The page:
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The reasons behind German footballs meteoric rise

By: Chris Buchanan 09 Jul 2014 16:21:21

The reasons behind German footballs meteoric rise

The 7-1 humiliating defeat of Brazil last night was a result of a radical transformation in German football that took place nearly fifteen years ago.

Following the disastrous Euro 2000 campaign where Germany finished bottom of their group, the Bundesliga and DFB were forced to undergo a drastic overhaul of youth football. The idea was to develop more home-grown technically gifted players, which would benefit everyone in the long term. Over £600million has been spent on youth football development and scouting in the last decade.

The DFB's talent development programme was introduced in 2003 with the aim of identifying promising youngsters and providing them with technical skills and tactical knowledge at an early age.

Yet most importantly these young players are being pushed into the first team. While other countries may look to bring in young foreign players, the German sides want to nurture all the home-grown young talent. In England for example, we hear all the time of certain players around 18 or 19, but they all eventually lose their way, or are sent out on loan numerous times at a level that they cannot develop at sufficiently.

The DFB wanted to move away from playing in straight lines and relying on "the German mentality" to win matches. Instead coaches focused on developing fluid formations that required the sort of nimble, dexterous players who would previously have been overlooked because of their lack of physical strength. Players such as Mario Gotze and Mesut Ozil are prime examples of small, technically gifted players, who fifteen to twenty years ago would never have got where they are today.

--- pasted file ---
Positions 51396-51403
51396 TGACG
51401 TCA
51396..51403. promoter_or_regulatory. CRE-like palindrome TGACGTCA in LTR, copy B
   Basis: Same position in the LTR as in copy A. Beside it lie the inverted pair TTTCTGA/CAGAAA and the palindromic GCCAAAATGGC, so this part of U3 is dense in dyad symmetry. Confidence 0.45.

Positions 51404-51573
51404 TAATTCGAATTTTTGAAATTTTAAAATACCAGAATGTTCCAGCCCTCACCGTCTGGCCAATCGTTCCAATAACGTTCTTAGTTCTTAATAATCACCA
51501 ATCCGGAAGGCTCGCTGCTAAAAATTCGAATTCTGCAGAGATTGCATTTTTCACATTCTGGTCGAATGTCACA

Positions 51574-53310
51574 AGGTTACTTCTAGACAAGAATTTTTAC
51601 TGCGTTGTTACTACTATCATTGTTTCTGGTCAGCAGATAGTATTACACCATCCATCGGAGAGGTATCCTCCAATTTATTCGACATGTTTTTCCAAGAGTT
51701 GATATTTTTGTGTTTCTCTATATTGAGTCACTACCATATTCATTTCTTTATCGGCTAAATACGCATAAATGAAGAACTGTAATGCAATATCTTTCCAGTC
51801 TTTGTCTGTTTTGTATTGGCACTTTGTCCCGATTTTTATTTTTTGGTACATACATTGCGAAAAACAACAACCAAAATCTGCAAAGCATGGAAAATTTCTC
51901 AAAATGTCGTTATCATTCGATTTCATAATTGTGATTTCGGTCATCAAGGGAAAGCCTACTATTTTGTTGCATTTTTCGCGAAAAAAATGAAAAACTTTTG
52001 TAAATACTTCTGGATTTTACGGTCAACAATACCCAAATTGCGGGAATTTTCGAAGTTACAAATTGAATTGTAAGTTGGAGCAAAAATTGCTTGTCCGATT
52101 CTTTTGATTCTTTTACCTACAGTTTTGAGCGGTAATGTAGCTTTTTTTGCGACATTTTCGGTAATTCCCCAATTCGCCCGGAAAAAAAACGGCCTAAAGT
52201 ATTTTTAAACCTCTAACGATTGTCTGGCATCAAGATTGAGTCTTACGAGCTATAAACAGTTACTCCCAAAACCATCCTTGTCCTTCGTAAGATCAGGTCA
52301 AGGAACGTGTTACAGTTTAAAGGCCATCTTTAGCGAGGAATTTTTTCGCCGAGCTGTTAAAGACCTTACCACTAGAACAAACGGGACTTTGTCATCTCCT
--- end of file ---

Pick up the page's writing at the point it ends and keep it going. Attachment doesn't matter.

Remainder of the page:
Although the Brazilian defense was diabolical last night, the Germans were incisive, ruthless, tactically sound and the movement they created caused havoc.

The slick, measured passing game common in La Liga is inflected with a greater urgency in Germany, where more teams play a high-energy pressing game designed to win the ball and break at speed.

Spain’s infamous era of tika-taka football is dead. The Germans power and pace is the future of football and looks almost unstoppable.

Although this article could be a little premature, after all they have not won the World Cup just yet. This is a golden generation. Looking at the ages of the player: Julian Draxler (19), Andre Schürrle (22), Sven Bender (24), Thomas Müller (23), Holger Badstuber (24), Mats Hummels (25), Mesut Ozil (24), Ilkay Gundogan (23), Mario Götze (21), Marco Reus (23), Toni Kroos (24), there is going to be no end to what this German team can achieve. Perhaps more worryingly for international teams is that there are more and more talented players being found every day in Germany.

In 2001 England beat Germany 5-1 in a result that will go down in English football history. If we look at the state of the two sides now it’s embarrassing to say the least. England crashed out of the group phase and the players not being technically good enough, then compare this to the strength and depth of quality that Germany have at their disposal is frightening.


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